Scene 2, the first century AD, about the year 30. Jesus goes to the synagogue in his hometown of Nazareth. He begins to teach there. And when Jesus teaches, it is great wisdom that he speaks forth: The proper understanding and application of God’s law, how God’s people are to live. The powerful proclamation of God’s promises, how they are fulfilled now in him, how the kingdom of heaven has come among us in the person of Christ. And yet the people would not listen. It says, “And they took offense at him.” And so Jesus says to them, “A prophet is not without honor, except in his hometown and among his relatives and in his own household.”

You see, Jesus himself was a prophet without honor. In fact, he is **the** Prophet without honor. And therefore, all those he sends out in his name, bearing his message–they too will be prophets without honor. That’s what Jesus tells his disciples when he sends them out.

And so this is Scene 2B, Jesus sending out his disciples. He tells them, quite frankly, that there will be those who will not receive them. He says, “And if any place will not receive you and they will not listen to you, when you leave, shake off the dust that is on your feet as a testimony against them.’ So they went out and proclaimed that people should repent.”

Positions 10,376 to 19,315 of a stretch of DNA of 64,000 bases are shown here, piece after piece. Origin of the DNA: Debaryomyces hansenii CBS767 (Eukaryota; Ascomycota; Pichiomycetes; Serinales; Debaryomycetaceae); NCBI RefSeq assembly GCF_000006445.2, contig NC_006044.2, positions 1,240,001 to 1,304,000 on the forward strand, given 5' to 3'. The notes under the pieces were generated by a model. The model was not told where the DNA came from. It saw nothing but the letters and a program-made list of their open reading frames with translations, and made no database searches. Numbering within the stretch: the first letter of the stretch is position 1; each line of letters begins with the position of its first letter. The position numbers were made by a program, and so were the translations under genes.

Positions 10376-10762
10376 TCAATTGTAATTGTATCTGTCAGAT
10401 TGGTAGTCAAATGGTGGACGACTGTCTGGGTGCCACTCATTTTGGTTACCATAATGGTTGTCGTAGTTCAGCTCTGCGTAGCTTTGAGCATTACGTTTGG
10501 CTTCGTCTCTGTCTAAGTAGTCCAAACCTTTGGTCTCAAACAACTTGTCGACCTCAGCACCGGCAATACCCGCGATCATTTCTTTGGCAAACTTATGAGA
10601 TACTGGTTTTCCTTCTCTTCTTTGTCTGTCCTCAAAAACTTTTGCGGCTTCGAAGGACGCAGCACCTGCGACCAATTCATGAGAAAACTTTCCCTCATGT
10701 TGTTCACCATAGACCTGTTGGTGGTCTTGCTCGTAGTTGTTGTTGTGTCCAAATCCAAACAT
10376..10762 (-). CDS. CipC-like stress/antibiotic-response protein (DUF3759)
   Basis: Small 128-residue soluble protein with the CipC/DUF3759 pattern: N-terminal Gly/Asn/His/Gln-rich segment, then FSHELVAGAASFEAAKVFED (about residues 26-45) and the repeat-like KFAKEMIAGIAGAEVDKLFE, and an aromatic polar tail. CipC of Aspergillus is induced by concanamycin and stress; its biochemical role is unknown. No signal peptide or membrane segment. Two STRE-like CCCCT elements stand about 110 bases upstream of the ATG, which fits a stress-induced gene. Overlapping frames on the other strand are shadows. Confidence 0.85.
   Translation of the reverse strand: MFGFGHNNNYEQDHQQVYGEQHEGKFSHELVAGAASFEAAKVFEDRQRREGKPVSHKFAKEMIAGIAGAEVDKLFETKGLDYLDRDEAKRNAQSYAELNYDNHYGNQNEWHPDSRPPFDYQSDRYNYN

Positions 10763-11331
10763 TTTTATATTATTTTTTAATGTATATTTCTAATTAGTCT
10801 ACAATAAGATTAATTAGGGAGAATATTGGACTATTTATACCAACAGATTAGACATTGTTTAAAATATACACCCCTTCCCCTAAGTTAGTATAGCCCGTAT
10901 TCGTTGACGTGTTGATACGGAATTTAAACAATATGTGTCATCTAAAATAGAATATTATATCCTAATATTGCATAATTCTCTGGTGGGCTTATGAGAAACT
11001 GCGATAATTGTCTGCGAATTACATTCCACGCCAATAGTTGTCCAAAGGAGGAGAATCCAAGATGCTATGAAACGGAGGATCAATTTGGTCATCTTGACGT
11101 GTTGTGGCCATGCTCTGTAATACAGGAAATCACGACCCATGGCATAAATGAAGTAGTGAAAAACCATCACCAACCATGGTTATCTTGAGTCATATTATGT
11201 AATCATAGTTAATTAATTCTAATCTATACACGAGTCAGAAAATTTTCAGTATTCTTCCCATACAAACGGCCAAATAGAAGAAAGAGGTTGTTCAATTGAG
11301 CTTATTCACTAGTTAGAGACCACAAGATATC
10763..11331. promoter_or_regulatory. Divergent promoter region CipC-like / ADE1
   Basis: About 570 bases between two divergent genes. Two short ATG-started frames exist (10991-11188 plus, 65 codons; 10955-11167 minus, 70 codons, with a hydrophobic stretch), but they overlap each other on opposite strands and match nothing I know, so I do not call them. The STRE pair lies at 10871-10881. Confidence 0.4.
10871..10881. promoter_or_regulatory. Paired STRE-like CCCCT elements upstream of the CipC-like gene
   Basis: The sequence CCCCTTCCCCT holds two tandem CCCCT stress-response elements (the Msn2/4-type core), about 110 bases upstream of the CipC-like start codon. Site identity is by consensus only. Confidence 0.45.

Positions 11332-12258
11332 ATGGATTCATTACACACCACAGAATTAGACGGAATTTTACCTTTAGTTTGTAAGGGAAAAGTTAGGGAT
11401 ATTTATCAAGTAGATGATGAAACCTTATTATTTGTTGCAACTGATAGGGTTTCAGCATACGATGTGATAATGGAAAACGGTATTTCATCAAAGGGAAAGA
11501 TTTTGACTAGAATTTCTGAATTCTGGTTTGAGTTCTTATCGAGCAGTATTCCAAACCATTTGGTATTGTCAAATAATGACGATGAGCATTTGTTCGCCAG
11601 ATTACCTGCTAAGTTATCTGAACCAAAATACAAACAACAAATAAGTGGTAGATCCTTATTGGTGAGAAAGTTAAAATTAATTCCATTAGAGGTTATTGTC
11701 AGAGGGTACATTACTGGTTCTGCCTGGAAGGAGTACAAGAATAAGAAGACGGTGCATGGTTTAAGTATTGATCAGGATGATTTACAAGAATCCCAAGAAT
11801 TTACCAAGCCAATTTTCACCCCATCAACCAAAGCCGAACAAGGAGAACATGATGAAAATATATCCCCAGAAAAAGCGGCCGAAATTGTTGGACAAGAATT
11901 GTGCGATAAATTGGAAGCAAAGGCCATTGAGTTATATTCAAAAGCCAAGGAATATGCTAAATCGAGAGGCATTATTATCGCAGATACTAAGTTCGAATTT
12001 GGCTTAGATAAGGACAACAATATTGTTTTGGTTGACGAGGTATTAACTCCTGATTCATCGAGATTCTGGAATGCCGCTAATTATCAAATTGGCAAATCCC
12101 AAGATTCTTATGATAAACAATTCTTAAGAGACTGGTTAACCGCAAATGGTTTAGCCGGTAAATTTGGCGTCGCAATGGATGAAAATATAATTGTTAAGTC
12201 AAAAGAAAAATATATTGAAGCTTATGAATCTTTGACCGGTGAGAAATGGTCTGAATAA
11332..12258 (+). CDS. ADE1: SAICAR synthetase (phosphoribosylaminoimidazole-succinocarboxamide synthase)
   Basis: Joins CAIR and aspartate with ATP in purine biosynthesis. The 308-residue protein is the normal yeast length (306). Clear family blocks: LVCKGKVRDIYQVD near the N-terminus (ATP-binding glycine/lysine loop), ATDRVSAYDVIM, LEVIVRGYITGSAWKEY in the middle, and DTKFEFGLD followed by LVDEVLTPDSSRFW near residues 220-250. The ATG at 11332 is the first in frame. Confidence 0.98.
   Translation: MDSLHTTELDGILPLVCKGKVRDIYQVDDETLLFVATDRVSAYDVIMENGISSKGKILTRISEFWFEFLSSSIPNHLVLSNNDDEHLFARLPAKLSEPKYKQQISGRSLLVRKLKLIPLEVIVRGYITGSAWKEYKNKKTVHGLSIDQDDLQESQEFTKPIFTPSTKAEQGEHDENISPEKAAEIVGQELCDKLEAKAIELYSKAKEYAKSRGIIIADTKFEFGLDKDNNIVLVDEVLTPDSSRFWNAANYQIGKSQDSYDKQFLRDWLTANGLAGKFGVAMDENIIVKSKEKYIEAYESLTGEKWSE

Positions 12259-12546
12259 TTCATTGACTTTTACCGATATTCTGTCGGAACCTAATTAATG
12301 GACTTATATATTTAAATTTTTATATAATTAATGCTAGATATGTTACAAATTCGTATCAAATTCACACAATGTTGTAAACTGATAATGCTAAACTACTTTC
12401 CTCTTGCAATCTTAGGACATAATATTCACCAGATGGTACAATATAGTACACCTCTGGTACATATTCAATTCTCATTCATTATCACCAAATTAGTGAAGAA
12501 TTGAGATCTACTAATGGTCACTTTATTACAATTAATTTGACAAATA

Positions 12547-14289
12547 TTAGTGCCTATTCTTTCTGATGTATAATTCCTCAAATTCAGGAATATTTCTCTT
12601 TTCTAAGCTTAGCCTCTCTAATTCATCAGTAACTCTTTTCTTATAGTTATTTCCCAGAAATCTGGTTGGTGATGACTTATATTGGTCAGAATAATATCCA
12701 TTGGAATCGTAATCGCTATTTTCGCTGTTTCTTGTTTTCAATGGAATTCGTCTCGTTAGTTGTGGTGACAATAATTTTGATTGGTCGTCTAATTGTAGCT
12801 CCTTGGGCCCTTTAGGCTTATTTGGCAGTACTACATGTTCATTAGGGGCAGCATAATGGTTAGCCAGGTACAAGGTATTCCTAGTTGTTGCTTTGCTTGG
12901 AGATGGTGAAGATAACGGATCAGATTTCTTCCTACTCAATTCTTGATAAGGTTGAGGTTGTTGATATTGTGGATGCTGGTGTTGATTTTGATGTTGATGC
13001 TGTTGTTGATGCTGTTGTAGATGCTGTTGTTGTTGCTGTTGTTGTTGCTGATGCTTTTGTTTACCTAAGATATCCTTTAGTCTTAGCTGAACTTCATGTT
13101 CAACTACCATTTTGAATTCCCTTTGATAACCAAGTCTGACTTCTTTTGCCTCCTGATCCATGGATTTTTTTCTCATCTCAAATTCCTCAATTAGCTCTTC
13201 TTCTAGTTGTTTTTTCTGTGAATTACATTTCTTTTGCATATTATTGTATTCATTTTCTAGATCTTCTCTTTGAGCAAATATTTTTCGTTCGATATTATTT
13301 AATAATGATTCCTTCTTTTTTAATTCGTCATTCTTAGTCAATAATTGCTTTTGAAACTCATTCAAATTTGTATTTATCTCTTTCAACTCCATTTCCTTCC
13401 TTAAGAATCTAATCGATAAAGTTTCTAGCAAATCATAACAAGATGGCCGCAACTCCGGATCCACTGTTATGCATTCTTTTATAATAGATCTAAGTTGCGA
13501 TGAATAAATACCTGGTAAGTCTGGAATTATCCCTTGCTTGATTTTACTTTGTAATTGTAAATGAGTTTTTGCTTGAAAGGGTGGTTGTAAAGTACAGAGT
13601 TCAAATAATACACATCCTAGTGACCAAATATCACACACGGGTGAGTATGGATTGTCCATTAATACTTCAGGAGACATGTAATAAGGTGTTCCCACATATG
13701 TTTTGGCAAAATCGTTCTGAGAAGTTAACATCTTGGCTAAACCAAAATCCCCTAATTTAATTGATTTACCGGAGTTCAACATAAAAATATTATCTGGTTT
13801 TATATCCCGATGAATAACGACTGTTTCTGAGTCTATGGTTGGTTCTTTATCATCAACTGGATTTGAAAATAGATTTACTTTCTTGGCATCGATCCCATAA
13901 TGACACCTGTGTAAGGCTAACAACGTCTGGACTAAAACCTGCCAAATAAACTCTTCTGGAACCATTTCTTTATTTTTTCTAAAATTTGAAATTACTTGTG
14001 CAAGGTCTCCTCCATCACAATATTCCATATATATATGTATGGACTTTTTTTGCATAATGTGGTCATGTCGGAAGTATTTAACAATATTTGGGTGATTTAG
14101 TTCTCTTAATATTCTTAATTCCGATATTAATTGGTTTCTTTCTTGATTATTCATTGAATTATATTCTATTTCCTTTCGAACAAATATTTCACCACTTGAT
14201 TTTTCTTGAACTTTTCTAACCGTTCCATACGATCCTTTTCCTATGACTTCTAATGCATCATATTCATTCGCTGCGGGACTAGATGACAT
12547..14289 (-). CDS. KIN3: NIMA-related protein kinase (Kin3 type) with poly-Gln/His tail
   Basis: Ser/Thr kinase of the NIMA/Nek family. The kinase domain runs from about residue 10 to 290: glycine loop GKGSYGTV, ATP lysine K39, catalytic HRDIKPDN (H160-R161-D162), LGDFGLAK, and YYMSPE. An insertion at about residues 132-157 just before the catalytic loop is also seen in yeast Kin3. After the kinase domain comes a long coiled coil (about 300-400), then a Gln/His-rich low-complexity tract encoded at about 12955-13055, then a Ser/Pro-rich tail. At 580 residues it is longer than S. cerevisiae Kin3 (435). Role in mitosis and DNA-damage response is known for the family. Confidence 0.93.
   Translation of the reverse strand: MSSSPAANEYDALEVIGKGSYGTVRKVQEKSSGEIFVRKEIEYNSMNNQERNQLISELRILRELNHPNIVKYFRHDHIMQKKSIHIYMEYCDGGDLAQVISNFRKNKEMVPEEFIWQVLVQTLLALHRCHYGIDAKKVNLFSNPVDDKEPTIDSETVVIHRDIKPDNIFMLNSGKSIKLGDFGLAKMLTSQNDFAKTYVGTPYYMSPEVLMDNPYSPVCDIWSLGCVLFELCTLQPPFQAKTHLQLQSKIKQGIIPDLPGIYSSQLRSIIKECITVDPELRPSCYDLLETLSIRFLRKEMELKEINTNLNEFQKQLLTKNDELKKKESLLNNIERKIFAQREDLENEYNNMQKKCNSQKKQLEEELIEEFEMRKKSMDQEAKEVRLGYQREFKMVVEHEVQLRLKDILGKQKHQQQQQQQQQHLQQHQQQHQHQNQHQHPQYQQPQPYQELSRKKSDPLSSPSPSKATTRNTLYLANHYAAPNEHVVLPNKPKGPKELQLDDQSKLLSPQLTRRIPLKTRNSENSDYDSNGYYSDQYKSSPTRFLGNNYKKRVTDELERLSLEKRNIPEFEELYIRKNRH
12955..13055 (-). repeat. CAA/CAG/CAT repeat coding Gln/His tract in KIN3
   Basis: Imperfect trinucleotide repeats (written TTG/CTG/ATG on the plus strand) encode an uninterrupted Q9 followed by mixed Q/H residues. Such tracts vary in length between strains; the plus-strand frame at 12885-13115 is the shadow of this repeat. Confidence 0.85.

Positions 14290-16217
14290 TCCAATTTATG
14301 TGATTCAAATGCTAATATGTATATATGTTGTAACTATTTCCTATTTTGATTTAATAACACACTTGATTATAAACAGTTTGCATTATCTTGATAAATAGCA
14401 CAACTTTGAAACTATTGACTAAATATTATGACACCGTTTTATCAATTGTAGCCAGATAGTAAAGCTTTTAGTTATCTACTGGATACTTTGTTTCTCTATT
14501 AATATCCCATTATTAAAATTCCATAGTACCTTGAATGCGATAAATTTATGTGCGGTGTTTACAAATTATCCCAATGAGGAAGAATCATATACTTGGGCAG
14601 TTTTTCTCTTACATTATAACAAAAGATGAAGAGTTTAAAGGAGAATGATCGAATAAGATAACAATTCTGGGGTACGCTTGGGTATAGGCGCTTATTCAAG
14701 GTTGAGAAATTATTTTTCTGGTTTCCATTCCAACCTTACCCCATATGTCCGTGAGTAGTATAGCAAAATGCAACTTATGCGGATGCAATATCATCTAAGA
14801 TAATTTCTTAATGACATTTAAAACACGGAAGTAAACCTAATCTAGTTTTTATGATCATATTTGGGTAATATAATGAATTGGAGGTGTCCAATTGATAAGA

Jesus tells them that there will be those who will not receive them, but still they go out. Jesus’ commission encouraged them to go, gave them the courage to go and preach. And they did what they were sent to do: They proclaimed that people should repent.

What is it to repent? And why is it so important that preachers proclaim it? To repent means to turn from your sins–to acknowledge them, confess them, and turn from them. To repent means to change your way of thinking, your whole mindset about things. To see things from God’s perspective, as his word is proclaimed to you. It means to give up on self and to rely on God for the righteousness you need to stand before him. All this is packed into the preaching of repentance.

But people do not like to hear this. They chafe at the bit. It goes against the grain, to hear that we are sinners in need of a Savior, that we cannot save ourselves. We don’t like to hear this. We don’t like to hear that the things we love to do that go against God’s will–that these things are sin and that we are guilty and that we are called to turn from them. We don’t like to hear this. The people we preach to–they don’t like to hear this. And so, oftentimes, they take out their anger on the preacher. They turn a deaf ear to the church. And they shake their fist at God. That is why Jesus’ messengers are treated as prophets without honor.